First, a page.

Interventions  Receipt of 1200 mg of intravenous (IV) atezolizumab every 3 weeks and 15 mg/kg of IV bevacizumab every 3 weeks or 50 mg orally once daily of sunitinib (4 weeks on and 2 weeks off).

Main Outcomes and Measures  The coprimary end points were PFS (previously reported) in patients with PD-L1+ disease and OS in the intention-to-treat population. Additional exploratory outcomes included OS in the PD-L1+ population, association with transcriptomic subgroups, and safety.

Results  The IMmotion151 trial assessed 915 patients with metastatic renal cell carcinoma. Mean (IQR) age was 62 (56-69) years for patients receiving atezolizumab plus bevacizumab and 60 (54-66) years for patients receiving sunitinib; 669 (73.1%) were male and 246 (26.9%) were female. The final analysis showed similar median OS in patients receiving atezolizumab plus bevacizumab vs sunitinib in the intention-to-treat (36.1 vs 35.3 months) and PD-L1+ (38.7 vs 31.6 months) populations. No new safety signals were reported. The additional exploratory outcome of atezolizumab plus bevacizumab vs sunitinib showed improved median OS trends in patients whose tumors were characterized by T-effector/proliferative, proliferative, or small nucleolar RNA transcriptomic profiles (35.4 vs 21.2 months; hazard ratio, 0.70; 95% CI, 0.50-0.98).

Conclusions and Relevance  The primary end point of PFS was met at interim analyses, although no improvement in OS was observed with atezolizumab plus bevacizumab at the final analysis. Biomarker analyses provided insight into which patients with mRCC may benefit from combined anti−PD-L1 and anti-VEGF therapy.

Trial Registration  ClinicalTrials.gov Identifier: NCT02420821

Introduction

IMmotion151 (A Study of Atezolizumab in Combination With Bevacizumab Versus Sunitinib in Participants With Untreated Advanced Renal Cell Carcinoma) was a multicenter, open-label, phase 3 randomized clinical trial that compared atezolizumab plus bevacizumab with sunitinib as first-line treatment for patients with metastatic renal cell carcinoma (mRCC). Interim analyses showed a prolonged progression-free survival (PFS) and favorable safety profile with atezolizumab plus bevacizumab but no significant difference in overall survival (OS).1,2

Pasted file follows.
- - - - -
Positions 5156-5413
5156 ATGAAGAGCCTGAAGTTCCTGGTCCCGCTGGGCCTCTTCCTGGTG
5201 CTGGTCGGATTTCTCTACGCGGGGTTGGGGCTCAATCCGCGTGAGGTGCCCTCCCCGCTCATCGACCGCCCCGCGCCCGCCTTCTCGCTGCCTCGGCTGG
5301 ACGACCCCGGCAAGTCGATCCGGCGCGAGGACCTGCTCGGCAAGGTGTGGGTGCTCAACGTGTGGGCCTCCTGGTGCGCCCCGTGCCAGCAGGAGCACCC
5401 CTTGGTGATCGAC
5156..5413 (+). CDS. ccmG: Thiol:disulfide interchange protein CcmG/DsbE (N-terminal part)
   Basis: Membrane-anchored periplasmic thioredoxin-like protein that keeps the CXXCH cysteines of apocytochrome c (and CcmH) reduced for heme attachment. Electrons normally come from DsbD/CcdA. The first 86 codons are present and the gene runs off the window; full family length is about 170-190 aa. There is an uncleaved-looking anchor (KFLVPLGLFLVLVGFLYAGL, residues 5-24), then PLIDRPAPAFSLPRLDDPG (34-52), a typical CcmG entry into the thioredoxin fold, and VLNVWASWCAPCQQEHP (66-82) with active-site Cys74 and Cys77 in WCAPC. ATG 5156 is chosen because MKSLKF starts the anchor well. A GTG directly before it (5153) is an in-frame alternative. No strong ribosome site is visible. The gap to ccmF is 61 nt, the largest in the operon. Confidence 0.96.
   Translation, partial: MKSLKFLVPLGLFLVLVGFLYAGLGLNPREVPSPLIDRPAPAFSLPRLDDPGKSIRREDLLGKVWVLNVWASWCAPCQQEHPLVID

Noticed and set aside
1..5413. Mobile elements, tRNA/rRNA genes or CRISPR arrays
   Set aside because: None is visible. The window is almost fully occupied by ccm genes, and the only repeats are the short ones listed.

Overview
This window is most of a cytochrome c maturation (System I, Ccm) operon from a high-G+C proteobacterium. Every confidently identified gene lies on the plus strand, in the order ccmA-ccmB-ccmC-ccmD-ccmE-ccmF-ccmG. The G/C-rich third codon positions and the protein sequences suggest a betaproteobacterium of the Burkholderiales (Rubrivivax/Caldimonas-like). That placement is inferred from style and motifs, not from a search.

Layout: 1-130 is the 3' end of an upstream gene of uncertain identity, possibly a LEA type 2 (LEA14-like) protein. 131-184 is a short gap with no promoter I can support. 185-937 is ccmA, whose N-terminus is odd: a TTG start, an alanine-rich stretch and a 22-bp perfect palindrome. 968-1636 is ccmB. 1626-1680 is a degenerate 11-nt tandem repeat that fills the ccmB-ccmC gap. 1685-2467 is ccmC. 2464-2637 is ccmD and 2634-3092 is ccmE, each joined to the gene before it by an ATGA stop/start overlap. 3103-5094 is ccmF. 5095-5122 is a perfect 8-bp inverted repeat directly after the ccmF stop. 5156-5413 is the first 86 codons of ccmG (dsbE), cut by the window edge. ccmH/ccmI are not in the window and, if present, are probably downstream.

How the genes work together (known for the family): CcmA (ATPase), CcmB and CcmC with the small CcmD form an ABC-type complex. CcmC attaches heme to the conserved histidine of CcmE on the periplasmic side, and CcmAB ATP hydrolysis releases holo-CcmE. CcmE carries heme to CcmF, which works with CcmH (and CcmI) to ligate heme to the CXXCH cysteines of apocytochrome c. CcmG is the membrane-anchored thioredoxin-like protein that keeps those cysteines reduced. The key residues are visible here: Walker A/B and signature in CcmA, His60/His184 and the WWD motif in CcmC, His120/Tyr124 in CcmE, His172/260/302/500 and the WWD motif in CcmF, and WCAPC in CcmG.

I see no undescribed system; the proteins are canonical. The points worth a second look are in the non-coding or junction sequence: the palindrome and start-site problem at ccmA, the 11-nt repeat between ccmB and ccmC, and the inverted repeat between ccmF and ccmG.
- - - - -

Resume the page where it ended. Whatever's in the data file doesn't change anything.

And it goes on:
Integrated multiomics evaluation of tumors from IMmotion151 identified 7 molecular subsets with distinct angiogenesis, immune, cell cycle, metabolism, and stromal transcription profiles.3 Atezolizumab plus bevacizumab improved PFS compared with sunitinib in patients whose tumors had high T-effector/proliferative, proliferative, and small nucleolar RNA (snoRNA) profiles.3 The final PFS results, interim OS results, and associations between transcriptomics and PFS but not OS have been previously reported.1,2 In this article, we report the final OS, safety, and exploratory analyses of the association of transcriptomic subsets with OS from IMmotion151.

Methods
Patients and Trial Design

Detailed methods of IMmotion151 were previously reported.1 Briefly, patients with mRCC, measurable disease, and tumor tissue available for programmed death ligand 1 (PD-L1) testing were included. IMmotion151 was initiated on May 20, 2015, and the study is ongoing. This final analysis was performed on data obtained from May 20, 2015, to February 14, 2020. IMmotion151 and all subsequent analyses were approved by the institutional review board or independent ethics committee at each site and performed in accordance with the Guideline for Good Clinical Practice and the Declaration of Helsinki.4 All patients provided written informed consent.1 All data were deidentified. This study followed the Consolidated Standards of Reporting Trials (CONSORT) reporting guideline. The trial protocol can be found in Supplement 1.

Patients received 1200 mg of intravenous (IV) atezolizumab and 15 mg/kg of IV bevacizumab every 3 weeks or 50 mg of sunitinib orally once daily (4 weeks on and 2 weeks off). The intention-to-treat (ITT) population (n = 915) included all randomly assigned patients. The safety population (n = 897) included patients in the ITT population who received 1 dose or more of any component of study drug. The PD-L1–positive (PD-L1+) population (n = 362) included patients in the ITT population whose PD-L1 expression was 1% or greater of tumor-infiltrating immune cells at randomization. Coprimary end points included PFS in patients with PD-L1+ disease and OS in the ITT population. Secondary objectives included OS in the PD-L1+ population and safety. Stratified Cox proportional hazards regression models were used to estimate hazard ratios (HRs) and 95% CIs. The stratification factors were presence of liver metastasis (yes/no); tumor PD-L1 status (IC0 vs IC1/2/3); and the Memorial Sloan Kettering Cancer Center/Motzer risk score (0 [favorable], 1-2 [intermediate], and ≥3 [poor]). The Kaplan-Meier method was used to estimate survival.

Biomarker Analyses